Cash & Liquidity ManagementInvestment & FundingVoluntary carbon market could provide “meaningful” contribution to net-zero

Voluntary carbon market could provide “meaningful” contribution to net-zero

Private sector initiative looks to standardise the voluntary carbon market to build credibility and avoid “greenwashing”

As regulators around the globe move towards mandatory ESG disclosures and climate stress testing, voluntary carbon markets could provide additional help in achieving Paris Agreement objectives.

“The voluntary carbon market could provide a modest but meaningful contribution, on the one-and-a-half-degree pathway to net zero,” said Mark Carney, UN special envoy on climate action and finance.

In remarks given during the launch of a second phase report on the Taskforce on Scaling Voluntary Carbon Markets (TSVCM) he said that the voluntary carbon market could be between $30-$180 billion by 2030, the equivalent of 1-2 gigatons of CO2.

“Even the lower bound of this market is more than 10 times as large as the market was in 2020.”

The TSCVM, a private sector initiative, is looking to standardise and scale carbon markets. Having published a “phase two” report, proposing governance and core carbon principles, the taskforce hopes to have these in place by November coinciding with COP26.

Much of the investment in the carbon voluntary market is expected to go to the global south, Carney said.

“We think that up to 90 percent of the demand for these credits will come from companies in the developed economies, whereas 90 percent of the supply will come from emerging and developing economies.

“These credits can deliver co-benefits to societies, beyond emissions reduction, including for biodiversity and economic benefits for local communities and indigenous peoples,” he added.

A more credible market

Carbon markets are of course nothing new.

“This market has been around for decades,” said Bill Winters, Group CEO of Standard Chartered.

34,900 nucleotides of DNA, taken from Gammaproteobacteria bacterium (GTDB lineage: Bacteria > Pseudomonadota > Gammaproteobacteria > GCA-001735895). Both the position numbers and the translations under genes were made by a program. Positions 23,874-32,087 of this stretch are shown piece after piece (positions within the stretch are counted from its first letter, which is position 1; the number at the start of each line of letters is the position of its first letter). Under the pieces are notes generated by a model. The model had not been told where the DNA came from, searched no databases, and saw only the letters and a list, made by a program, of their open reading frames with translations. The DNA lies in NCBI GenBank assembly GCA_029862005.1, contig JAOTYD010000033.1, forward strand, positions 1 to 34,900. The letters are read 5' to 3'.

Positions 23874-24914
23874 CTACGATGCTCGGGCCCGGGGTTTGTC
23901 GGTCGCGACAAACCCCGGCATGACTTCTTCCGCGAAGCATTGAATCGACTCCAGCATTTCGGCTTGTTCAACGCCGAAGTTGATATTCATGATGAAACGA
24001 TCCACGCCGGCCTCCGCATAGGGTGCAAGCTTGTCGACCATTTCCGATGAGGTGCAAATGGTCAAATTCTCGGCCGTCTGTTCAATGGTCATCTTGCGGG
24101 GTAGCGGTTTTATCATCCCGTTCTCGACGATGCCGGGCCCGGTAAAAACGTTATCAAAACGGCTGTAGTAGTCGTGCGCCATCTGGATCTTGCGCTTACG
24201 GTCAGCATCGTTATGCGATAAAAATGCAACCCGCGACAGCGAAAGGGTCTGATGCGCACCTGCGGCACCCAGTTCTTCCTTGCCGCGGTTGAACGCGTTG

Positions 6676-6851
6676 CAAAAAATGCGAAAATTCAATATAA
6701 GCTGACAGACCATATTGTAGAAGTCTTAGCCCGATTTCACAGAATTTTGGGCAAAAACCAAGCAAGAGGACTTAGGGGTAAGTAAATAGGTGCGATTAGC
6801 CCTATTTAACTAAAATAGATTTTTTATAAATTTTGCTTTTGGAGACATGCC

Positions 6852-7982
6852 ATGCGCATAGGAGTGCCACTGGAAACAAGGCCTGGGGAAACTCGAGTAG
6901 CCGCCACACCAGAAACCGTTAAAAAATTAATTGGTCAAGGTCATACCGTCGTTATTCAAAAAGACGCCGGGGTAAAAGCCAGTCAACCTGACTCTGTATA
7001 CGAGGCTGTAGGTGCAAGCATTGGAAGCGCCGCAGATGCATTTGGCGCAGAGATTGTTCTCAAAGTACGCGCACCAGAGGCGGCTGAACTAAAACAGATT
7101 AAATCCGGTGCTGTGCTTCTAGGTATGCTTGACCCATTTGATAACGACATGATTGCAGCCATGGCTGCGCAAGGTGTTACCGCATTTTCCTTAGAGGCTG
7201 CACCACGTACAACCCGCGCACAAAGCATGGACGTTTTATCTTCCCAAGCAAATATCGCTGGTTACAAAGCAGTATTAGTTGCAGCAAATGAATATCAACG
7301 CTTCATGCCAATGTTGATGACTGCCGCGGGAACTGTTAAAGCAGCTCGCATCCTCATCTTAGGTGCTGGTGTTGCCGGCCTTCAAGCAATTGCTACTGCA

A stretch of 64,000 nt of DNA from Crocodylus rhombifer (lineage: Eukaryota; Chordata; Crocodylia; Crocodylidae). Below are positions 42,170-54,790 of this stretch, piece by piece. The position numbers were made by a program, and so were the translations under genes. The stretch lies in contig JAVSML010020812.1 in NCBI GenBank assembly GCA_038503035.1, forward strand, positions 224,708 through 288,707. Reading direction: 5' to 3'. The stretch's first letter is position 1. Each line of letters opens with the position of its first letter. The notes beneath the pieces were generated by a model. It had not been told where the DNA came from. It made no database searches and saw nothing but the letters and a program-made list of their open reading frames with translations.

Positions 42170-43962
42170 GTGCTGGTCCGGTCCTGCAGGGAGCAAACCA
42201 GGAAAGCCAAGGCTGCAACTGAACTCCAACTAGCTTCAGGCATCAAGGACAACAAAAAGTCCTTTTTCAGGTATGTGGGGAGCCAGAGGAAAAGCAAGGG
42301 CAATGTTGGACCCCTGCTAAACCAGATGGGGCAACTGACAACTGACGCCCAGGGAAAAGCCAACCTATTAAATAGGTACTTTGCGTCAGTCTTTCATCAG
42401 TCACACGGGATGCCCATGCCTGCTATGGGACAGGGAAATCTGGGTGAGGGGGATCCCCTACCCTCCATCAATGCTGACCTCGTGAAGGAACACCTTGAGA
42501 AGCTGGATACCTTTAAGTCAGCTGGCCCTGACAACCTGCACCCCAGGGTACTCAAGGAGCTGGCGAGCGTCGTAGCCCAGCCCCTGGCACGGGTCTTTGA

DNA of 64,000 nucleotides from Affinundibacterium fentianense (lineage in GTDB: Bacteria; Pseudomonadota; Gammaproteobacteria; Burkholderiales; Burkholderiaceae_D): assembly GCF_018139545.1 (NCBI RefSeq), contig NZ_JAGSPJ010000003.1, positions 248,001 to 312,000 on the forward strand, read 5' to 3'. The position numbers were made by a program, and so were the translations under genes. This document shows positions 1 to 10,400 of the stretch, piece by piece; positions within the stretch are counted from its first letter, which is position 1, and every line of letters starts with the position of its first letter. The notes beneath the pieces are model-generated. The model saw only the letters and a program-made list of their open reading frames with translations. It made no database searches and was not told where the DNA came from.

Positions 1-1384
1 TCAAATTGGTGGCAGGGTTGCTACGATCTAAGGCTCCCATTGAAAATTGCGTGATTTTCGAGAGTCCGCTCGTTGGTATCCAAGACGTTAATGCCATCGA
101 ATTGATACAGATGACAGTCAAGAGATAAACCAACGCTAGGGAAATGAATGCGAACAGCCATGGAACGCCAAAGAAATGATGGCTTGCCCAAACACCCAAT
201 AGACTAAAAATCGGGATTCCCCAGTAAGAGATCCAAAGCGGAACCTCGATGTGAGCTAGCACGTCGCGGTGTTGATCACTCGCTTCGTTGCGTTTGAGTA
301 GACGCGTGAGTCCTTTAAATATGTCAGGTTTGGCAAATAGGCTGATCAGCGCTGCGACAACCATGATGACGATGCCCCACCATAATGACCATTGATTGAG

The main objective, according to Winters, is to build credibility and confidence – something that has held back carbon markets until now.

“The carbon markets are starting from a bit of a credibility deficit position. They’re associated with greenwashing… somewhat fairly associated but not completely.”

One way the TSCVM hopes to build confidence in the carbon market is to build a universal price for carbon. Globally, the price of carbon differs widely. In Europe, the price of carbon futures recently exceeded €50 per tonne, but in the US some marketplaces price carbon at below $10 per tonne.

“Present supply of carbon offsets and credits is of variable quality and some are excellent, many are weak. This lack of insurance is preventing the market from scaling up,” said Carney.

Winters agreed: “Having a single price or at least as close as we can possibly get to a single price that’s well-understood, well-respected and well-regarded builds confidence on both sides. Both the buyer and the seller of the credit are doing the right thing getting a good and fair deal.”

Overall, the voluntary carbon market is only a small part of the broader changes needed to reach net zero. Carney said even if the voluntary carbon market scaled up 15 times to 1.5 gigatons, it would still account for less than 10 precent of the 23 gigaton reduction of CO2 by 2030 (from 2018 levels) needed to reach the one-and-a-half-degree goal.

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